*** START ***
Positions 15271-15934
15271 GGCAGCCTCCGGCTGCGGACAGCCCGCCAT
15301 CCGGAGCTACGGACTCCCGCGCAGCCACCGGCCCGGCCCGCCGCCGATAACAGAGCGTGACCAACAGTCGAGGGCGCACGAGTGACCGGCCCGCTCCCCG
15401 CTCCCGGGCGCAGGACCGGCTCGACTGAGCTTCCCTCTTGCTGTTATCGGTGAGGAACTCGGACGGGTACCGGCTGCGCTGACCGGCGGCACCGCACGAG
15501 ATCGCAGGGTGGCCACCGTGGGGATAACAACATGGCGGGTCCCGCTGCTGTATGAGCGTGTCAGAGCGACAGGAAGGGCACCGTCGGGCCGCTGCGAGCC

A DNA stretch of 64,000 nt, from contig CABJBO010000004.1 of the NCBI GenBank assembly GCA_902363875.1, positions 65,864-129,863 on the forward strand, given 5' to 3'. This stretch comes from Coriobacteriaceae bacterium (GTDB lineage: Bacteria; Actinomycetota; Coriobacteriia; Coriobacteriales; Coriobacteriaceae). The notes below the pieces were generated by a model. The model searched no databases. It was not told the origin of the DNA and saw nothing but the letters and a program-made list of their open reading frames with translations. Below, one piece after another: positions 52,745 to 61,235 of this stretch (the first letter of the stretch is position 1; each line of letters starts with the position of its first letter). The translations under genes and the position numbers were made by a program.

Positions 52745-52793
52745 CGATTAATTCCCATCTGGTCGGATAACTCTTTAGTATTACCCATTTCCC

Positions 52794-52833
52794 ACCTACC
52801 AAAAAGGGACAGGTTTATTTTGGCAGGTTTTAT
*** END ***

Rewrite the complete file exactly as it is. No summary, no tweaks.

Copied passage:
Positions 15271-15934
15271 GGCAGCCTCCGGCTGCGGACAGCCCGCCAT
15301 CCGGAGCTACGGACTCCCGCGCAGCCACCGGCCCGGCCCGCCGCCGATAACAGAGCGTGACCAACAGTCGAGGGCGCACGAGTGACCGGCCCGCTCCCCG
15401 CTCCCGGGCGCAGGACCGGCTCGACTGAGCTTCCCTCTTGCTGTTATCGGTGAGGAACTCGGACGGGTACCGGCTGCGCTGACCGGCGGCACCGCACGAG
15501 ATCGCAGGGTGGCCACCGTGGGGATAACAACATGGCGGGTCCCGCTGCTGTATGAGCGTGTCAGAGCGACAGGAAGGGCACCGTCGGGCCGCTGCGAGCC

A DNA stretch of 64,000 nt, from contig CABJBO010000004.1 of the NCBI GenBank assembly GCA_902363875.1, positions 65,864-129,863 on the forward strand, given 5' to 3'. This stretch comes from Coriobacteriaceae bacterium (GTDB lineage: Bacteria; Actinomycetota; Coriobacteriia; Coriobacteriales; Coriobacteriaceae). The notes below the pieces were generated by a model. The model searched no databases. It was not told the origin of the DNA and saw nothing but the letters and a program-made list of their open reading frames with translations. Below, one piece after another: positions 52,745 to 61,235 of this stretch (the first letter of the stretch is position 1; each line of letters starts with the position of its first letter). The translations under genes and the position numbers were made by a program.

Positions 52745-52793
52745 CGATTAATTCCCATCTGGTCGGATAACTCTTTAGTATTACCCATTTCCC

Positions 52794-52833
52794 ACCTACC
52801 AAAAAGGGACAGGTTTATTTTGGCAGGTTTTAT